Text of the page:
Saturday, March 5, 2016

Letters to Tomorrow ~ Life Happens

Dear _____________,

Life can feel pretty short. It is rather short. It is however, also the longest thing you'll ever experience. When I was very young, I thought you died in the order in which you were born, i.e., the oldest die first, then the young age, and so on. When I was in high school, 3 kids in my school who were younger than me died. I'm surprised it took me so long to realize how wrong I was. Anyway, today's letter is not about death or how it happens. Today, I wanted to share with you how easily and sneakily life happens. And...somethings to do when it does!

This week, Dan and I had been looking forward to (punk-) rocking out to our favorite punkrockers - Anti-Flag. We bought tickets in December for this show and though we have already seen them live 5 times, we were greedy for more Anti-Flag and treasure supporting bands like that, who stand up for what they believe in and live their principles (while of course making amazing music!) We also had tickets to fly to San Francisco tonight to see family just for the weekend. Like the concert, we planned this trip a while back too. But in the last few weeks, we had to change a lot of plans. Dan has been quite sick and after trips to the ER and hospital, we decided his recovery was critical and being at home for him to recover was essential. So we had to change plans. 

In our work as teachers, Dan and I have both had to learn the art of changing plans. I don't always cherish it, but I've learned (many times the hard way too) that being flexible about a situation and its outcomes helps me grow and is the most responsive thing to do sometimes. As a person, I struggle with transitions and changes I don't see coming. As a child, unpredictability was my norm. As an adult, planned predictability became my goal. As I get older, I realize my folly in both. Life is too unpredictable to try and clasp down into a pattern. Sure, somethings should and can be reliable. But nothing, absolutely nothing (and noone), should be taken for granted. When you get older and notice that routines are malleable and structures flexible - I hope Dan and I will be able to give you more than just routine and structure (for those are important too), but also the skills to know how to create your own structures and have the flexibility and wherewithal to know when you need to shift, dismantle, create, recreate, modify, or discard a structure.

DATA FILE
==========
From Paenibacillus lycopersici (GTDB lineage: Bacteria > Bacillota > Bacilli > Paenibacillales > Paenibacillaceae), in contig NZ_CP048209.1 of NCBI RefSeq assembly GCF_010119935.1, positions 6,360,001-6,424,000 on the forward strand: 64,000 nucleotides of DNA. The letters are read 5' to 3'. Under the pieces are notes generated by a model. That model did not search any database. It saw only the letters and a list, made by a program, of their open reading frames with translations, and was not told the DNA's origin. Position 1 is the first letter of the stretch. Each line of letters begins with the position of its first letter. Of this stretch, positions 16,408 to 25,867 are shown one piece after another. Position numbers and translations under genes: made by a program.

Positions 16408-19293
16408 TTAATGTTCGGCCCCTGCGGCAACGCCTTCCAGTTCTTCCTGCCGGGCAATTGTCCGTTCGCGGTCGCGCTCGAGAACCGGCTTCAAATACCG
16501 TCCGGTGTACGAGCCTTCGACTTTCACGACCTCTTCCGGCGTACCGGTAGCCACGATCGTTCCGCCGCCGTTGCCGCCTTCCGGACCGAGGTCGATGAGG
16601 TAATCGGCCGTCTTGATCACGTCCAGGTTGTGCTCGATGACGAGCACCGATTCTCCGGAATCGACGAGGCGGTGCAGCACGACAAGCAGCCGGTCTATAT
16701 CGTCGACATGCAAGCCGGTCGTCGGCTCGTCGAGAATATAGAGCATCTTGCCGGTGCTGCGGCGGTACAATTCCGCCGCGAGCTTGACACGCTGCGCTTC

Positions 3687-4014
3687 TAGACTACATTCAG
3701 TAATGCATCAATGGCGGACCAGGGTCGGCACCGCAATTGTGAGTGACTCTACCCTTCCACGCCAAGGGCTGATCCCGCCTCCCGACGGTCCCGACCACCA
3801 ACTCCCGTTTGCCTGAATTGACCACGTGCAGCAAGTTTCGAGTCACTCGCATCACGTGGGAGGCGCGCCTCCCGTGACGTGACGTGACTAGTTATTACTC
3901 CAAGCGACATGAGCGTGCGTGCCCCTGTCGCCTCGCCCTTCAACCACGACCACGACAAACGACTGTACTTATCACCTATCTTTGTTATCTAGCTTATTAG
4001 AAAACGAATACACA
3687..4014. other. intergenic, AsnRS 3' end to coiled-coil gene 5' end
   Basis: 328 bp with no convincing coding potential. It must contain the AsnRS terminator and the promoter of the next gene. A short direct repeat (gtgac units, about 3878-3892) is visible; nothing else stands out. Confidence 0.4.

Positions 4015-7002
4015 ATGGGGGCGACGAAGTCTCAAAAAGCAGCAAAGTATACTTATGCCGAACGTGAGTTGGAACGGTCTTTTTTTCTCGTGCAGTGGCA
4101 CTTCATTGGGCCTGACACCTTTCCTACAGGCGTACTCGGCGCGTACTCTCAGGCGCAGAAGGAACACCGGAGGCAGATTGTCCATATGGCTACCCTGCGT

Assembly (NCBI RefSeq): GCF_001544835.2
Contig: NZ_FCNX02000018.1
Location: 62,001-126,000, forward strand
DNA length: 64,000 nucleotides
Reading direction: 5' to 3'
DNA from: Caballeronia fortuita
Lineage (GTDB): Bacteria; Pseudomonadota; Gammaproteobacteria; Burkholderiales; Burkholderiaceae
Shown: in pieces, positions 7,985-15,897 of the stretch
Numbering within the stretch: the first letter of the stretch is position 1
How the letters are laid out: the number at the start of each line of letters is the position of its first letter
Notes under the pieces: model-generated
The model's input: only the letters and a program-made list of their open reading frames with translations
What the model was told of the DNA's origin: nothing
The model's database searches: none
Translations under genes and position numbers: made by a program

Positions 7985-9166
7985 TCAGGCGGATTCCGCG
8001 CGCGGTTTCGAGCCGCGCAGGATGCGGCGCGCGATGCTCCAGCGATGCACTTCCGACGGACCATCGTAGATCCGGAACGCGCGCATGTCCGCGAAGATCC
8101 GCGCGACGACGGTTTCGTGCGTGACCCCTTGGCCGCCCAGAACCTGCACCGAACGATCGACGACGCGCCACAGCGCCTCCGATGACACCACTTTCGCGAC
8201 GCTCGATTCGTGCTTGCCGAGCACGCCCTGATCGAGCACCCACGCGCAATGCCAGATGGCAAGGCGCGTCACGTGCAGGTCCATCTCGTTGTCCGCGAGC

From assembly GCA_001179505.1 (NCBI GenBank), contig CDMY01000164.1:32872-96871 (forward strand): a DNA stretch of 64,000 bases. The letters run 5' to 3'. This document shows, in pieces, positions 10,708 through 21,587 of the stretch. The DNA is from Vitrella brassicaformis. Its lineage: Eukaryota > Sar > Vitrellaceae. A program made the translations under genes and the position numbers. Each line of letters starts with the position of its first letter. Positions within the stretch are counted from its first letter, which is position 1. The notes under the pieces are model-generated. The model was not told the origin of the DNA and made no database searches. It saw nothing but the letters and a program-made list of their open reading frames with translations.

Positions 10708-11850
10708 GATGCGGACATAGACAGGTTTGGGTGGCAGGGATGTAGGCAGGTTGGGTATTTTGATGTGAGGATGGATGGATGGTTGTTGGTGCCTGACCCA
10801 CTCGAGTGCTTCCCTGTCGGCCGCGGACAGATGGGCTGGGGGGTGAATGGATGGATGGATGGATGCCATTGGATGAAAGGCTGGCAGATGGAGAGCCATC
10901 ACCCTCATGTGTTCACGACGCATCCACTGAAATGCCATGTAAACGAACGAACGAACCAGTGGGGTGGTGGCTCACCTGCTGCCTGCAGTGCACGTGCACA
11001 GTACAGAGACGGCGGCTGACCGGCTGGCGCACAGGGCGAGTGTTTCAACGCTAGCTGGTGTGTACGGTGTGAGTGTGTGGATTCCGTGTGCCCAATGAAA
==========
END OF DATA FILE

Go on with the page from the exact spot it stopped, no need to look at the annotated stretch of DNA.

The past few weeks, life surely did happen to us. My phone reminded me today to drive to the airport at 8 to make my flight I wasn't taking and it told me what the weather would be like in San Francisco, but here I am - on our couch in our homely home in Boulder, writing this letter to the future. To you.



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